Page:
Rheingold, who was not involved in the research, isn't all that surprised by the findings.

"The quality of tax preparers in high-volume firms is often pretty poor," he said.

Hidden costs to look out for

Refund transfers

If you’re declined for a tax refund advance loan, some tax preparation companies may offer you a concession prize: the chance to get a refund transfer.

A tax refund advance may be advertised as free, but the same can't be said for a refund transfer.

Instead of paying your tax-prep fees at the time of service, you can defer it with a transfer. The tax preparer essentially creates a short-term account where your refund is deposited, at which point they'll take their fee directly. H&R Block charges $39.95 for a federal refund transfer. It's called an assisted refund at Jackson Hewitt, where it'll run you $49.95. Meanwhile, Liberty Tax says you have to "consult your tax office" for pricing details.

It's marketed for its speed and convenience, but Rust says taxpayers should think twice before opting in. Almost half of Liberty Tax's filers last year ended up getting a refund transfer, according to the company’s 2017 annual report.

"That's really telling to me because the refund advance is marked as free, but the refund transfer isn't,” Rust said. “So why are so many people paying for the transfer?"

What Rust is getting at is that it appears as though the lure of a free refund advance gets people in the door, at which point they're sold on the refund transfer after getting declined. Since offering these loans is a cost product for tax-prep companies, Rust says it's a fair assumption.

The cost of accessing your funds

Prepaid debit cards essentially serve as substitute checking accounts for those who don't have one. Many tax preparation companies offer prepaid debit card products that customers can sign up for in order to have their tax refunds deposited there. However, these cards my carry additional fees that can eat away at the value of the tax refund itself.

"One of the things we've seen is the growth of prepaid debit cards to access your refund advance," said Rheingold. "Accessing your money through an ATM [often] comes with fees, which means you're being charged to access your own money."

Jackson Hewitt puts refund advance funds on the American Express Serve Card if you're not doing a direct deposit into your checking account. H&R Block goes with the Emerald Prepaid Mastercard, and Liberty Tax uses a Netspend prepaid Mastercard.

Where to get a tax refund advance

Here's what the major tax-prep companies are offering. Again, all advances are marketed as free, and you have to apply at a participating office by Feb. 28. Jackson Hewitt is in the game as well, but their website pushes people to visit a local office to learn more.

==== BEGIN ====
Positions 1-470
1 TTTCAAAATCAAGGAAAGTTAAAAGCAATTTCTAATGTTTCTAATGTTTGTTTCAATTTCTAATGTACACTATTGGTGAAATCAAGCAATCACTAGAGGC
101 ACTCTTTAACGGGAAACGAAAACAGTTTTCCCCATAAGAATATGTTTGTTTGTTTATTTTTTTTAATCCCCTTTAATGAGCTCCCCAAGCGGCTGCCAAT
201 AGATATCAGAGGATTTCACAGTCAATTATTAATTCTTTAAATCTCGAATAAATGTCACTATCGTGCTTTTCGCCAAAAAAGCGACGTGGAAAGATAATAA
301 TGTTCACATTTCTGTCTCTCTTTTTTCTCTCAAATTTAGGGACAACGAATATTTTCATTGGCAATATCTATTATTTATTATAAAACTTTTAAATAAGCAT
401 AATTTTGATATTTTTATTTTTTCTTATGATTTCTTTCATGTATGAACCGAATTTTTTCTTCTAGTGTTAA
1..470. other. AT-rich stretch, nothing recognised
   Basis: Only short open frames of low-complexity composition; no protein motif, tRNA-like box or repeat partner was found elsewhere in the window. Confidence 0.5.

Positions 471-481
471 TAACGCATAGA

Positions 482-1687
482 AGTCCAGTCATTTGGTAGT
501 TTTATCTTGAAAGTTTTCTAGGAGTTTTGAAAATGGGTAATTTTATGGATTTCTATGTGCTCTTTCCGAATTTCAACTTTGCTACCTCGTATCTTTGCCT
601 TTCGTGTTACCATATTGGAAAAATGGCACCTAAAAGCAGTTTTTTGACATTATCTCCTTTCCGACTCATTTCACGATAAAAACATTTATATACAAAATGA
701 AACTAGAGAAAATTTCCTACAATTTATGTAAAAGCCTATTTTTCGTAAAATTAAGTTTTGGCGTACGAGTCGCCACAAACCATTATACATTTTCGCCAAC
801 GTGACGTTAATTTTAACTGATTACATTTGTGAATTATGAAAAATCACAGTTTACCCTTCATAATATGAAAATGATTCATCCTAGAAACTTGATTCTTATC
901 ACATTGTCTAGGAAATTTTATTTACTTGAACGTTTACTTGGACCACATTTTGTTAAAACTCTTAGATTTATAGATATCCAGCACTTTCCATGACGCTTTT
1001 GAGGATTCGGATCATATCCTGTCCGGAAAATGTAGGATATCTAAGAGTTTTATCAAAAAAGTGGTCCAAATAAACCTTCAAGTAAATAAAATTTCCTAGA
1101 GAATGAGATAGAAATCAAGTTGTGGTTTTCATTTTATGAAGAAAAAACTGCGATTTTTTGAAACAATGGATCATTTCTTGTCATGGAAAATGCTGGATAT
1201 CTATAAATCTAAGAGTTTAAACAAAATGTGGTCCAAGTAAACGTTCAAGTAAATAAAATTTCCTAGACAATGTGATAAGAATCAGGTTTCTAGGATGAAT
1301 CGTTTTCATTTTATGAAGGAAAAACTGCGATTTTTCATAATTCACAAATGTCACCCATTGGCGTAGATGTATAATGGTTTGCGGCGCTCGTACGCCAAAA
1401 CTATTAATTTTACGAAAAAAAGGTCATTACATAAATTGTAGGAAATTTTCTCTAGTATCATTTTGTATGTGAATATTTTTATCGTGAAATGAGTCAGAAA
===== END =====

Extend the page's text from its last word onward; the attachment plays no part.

H&R Block

Liberty Tax

Loan amounts

$500, $750, $1,250 or $3,000

$500, $800, $1,300, $3,250

Eligibility

According to their website: "You first must meet certain eligibility requirements such as having a sufficient tax refund from the IRS, and provide appropriate identification. You then submit an application to BofI Federal Bank, the lender. The bank will evaluate your application based on standard underwriting criteria and makes the decision to approve or deny your application."

Must visit a Liberty Tax office for eligibility requirements

When is the advance available?

Typically the same day

Usually within 24 hours

Alternatives to a tax refund advance

You can always file earlier to expedite the arrival of your refund. Without a tax refund advance, most folks who file electronically can expect their refund in less than three weeks, according to the IRS. The most common cause for delay is if you're claiming the Earned Income Tax Credit or the Additional Child Tax Credit, which will push your refund at least into late February.

Either way, for simple returns where the filer is only bringing in a W-2 and not itemizing, Rust says most preparers can probably complete the job in less than 90 minutes.

“Should that cost more than $200? Should the chance of receiving an advance justify spending that much when, instead, a low-income filer could go to a VITA site and have their return prepared for free?" he asked.

Rust is referring to the IRS Volunteer Income Tax Assistance program, which offers free tax preparation for people who earn $54,000 or less per year. Those who are above the income threshold can also opt for out-of-the-box software like TurboTax. Prices vary here depending on the complexity of your return, but it's generally much cheaper than going with a storefront tax preparer.

Final thoughts on tax refund advances

If getting a tax refund advance means adding to your tax-prep bill, Rheingold says it doesn't make financial sense to get one.

"Even if it says it's free, it's a safe bet that these places are baking the costs into the tax-prep fee to make up the difference."

That said, if you're in dire financial straits, it may be your only resource for quick cash — but buyer beware.

Advertiser Disclosure: The card offers that appear on this site are from companies from which MagnifyMoney receives compensation. This compensation may impact how and where products appear on this site (including, for example, the order in which they appear). MagnifyMoney does not include all card companies or all card offers available in the marketplace.